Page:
Saturday 11th September
The discussion was 'frank', as usual and quite personal. Personal, because we discussed how each of the students participating in the sessions felt they had coped, as well as what they felt they had learned.
There were a number of things that were learned in both sessions and following those sessions, I had a keen desire for the students to enjoy their acting this week.- without the pressure of feeling that they were being observed, or 'analysed'.
Acting is a really fun activity. It's why we get hooked. Drama tends to involve lots of games and fun, exciting challenges.
When we begin applying the pressure of having to succeed in auditions, or having to compete to be able to have greater opportunities, it's a different matter. Carolyn McLeod mentioned the old adage that an actors life can be a case of 'Feast, or Famine'. One extreme to the other. She also gave some hard hitting facts to the students about what is expected of them at an audition, by a professional casting director.
We don't 'sugar coat' things at Totally Lit! and none of the creative team (all working actors) are being chauffeur driven, from place to place. There are times when we find it tough- very tough! We all have accepted that to be in this industry will require us to be 'on our game' in a casting, in order to be in with a chance of being chosen, or selected for a role. It's not the 'X-Factor'. We don't put in a few weeks hard work, in the hope of a successful and instant reward. We know that we are competing against other actors and we all work tremendously hard, even before being offered the job, to ensure that casting directors see us in our best light. If I want someone to pay me for the privilege of being in a show/film, then I have to be worthy. There are a lot of other people out there that can possibly do the same job as me. I need to have an 'edge', or at least come out of the room knowing that I couldn't have done any more.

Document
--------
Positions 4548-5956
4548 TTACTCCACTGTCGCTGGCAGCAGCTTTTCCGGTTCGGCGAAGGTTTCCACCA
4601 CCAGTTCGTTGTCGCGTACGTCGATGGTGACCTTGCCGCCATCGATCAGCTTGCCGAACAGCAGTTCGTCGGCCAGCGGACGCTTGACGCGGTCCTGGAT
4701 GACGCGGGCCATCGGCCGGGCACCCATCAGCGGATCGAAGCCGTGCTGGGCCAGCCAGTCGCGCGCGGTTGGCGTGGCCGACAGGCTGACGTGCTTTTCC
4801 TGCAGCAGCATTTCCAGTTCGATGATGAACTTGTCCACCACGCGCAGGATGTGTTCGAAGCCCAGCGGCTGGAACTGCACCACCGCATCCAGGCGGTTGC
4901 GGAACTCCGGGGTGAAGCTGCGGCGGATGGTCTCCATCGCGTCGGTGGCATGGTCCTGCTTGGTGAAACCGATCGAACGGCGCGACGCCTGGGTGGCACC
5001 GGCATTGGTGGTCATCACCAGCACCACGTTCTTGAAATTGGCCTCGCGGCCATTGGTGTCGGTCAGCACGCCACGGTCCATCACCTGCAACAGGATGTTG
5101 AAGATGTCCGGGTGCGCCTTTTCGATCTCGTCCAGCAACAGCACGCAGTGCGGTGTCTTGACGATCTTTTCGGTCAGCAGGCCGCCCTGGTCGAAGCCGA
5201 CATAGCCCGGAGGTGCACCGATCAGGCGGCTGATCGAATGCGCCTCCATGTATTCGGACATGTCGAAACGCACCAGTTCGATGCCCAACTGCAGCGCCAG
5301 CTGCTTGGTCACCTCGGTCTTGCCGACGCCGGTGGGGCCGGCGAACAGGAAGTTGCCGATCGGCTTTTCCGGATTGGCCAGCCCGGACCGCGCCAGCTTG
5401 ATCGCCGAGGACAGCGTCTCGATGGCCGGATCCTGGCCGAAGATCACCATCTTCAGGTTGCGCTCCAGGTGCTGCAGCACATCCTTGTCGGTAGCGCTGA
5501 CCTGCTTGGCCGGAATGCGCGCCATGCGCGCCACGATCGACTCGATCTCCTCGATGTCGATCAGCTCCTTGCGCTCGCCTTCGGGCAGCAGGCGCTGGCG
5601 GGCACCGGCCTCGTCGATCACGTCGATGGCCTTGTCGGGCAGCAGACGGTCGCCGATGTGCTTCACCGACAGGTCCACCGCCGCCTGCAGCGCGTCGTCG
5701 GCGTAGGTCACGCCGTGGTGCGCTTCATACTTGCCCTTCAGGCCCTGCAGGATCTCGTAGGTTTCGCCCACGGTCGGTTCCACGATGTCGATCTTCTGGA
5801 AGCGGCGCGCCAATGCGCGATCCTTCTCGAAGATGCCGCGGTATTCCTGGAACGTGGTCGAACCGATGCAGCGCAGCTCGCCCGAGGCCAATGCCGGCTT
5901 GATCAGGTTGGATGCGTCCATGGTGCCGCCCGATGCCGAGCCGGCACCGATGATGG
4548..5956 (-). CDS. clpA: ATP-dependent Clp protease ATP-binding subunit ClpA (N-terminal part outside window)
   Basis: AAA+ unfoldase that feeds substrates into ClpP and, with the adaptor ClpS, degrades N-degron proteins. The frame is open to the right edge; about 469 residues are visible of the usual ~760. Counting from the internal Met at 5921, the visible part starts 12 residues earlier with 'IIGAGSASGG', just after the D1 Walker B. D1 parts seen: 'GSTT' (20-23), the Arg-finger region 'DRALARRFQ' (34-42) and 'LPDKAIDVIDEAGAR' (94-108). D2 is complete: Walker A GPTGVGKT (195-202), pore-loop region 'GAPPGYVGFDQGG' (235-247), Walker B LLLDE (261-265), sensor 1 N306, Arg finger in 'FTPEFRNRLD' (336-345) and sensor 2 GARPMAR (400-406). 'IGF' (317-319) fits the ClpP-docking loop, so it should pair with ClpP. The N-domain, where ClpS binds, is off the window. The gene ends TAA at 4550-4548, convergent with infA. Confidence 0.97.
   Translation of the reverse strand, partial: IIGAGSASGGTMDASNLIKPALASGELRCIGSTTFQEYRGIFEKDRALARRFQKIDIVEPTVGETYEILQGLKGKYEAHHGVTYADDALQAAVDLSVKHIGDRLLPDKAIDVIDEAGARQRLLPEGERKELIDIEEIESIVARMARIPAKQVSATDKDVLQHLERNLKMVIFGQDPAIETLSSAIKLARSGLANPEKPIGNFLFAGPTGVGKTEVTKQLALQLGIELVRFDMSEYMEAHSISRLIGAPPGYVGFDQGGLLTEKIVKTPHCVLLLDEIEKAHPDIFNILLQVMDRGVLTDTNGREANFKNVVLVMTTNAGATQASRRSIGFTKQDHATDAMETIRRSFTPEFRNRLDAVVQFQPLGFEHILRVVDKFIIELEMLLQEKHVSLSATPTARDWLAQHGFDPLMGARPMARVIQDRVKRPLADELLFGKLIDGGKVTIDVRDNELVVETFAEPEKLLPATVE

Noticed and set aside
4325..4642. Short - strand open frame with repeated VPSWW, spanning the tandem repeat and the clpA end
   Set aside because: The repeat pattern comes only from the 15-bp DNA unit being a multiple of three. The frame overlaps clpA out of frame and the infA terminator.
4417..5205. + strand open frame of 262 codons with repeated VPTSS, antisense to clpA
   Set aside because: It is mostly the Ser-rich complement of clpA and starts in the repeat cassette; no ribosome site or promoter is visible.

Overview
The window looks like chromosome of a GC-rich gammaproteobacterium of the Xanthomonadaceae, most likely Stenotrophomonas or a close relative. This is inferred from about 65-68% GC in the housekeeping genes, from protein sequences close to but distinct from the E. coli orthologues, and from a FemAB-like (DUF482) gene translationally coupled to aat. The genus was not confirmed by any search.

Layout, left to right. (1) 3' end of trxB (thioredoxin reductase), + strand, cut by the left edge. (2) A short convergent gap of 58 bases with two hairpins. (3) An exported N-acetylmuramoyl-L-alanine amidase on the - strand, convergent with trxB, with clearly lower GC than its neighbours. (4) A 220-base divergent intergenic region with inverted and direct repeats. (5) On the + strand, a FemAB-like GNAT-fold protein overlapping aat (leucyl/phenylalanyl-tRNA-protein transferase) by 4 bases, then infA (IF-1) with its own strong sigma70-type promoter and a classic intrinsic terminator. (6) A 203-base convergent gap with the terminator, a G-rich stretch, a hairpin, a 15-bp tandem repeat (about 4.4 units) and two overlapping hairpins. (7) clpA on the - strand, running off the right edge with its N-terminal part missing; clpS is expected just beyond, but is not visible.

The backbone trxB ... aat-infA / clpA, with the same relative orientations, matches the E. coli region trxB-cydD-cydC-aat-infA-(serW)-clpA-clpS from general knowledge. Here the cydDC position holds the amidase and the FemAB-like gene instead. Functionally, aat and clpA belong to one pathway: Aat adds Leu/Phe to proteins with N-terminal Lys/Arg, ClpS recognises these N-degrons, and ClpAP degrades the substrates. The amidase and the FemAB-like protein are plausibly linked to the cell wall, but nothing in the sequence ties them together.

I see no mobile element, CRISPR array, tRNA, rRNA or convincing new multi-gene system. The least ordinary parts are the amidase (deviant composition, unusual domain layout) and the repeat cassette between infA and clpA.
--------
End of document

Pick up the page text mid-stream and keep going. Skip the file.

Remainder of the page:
I don't think that some of our student realised that there were so many people that they were competing against, just to be shortlisted to be seen for a film, or TV show? It's a very tough business and you have to be outstanding. So when some of our students had a bit of a terrible time in their casting sessions, despite being well prepared, they had learned a very short, sharp lesson. You have to be able to bring your 'A' game in with you.
Some of the mistakes were put down to nerves, but to be frank and honest- not good enough FOR THEM. Personally, I was pleased to be able to see just where "the wheels fell off". Nothing to worry about and with no job at stake and an opportunity to put things right, with a second attempt, we had reached that moment that we cannot simulate in class.
Some will have left disappointed. All will have left wanting to ensure that they are better prepared in future.
The truth is, that each of them had shown enough of their true potential, to impress the casting director. Some handled the pressure really well. Some learned hard lessons very fast. Some worked are to prepare, but are in need of help, when learning their lines. Simply having someone to read out the other persons lines aloud with you, whilst you are learning, can improve your performance.
None of our students have anything to worry about, as far as their acting is concerned. They all have tremendous potential and my hope for them, is that it always remains an enjoyable pleasure.
They're not here to show me how great they are. They are here for me to help improve them and their chances of working frequently.
The school has grown in size quite quickly over the summer. the new additions bring a new vibrant energy and, more importantly, new expectation!
We are about to embark on a hectic schedule of filming all of our students in showreel scenes, over a 28 day period. It's tremendously exciting. I hope to be able to keep up to date with the 'Blog' as we go along.
This is our company Blog, re-capping previous weeks sessions.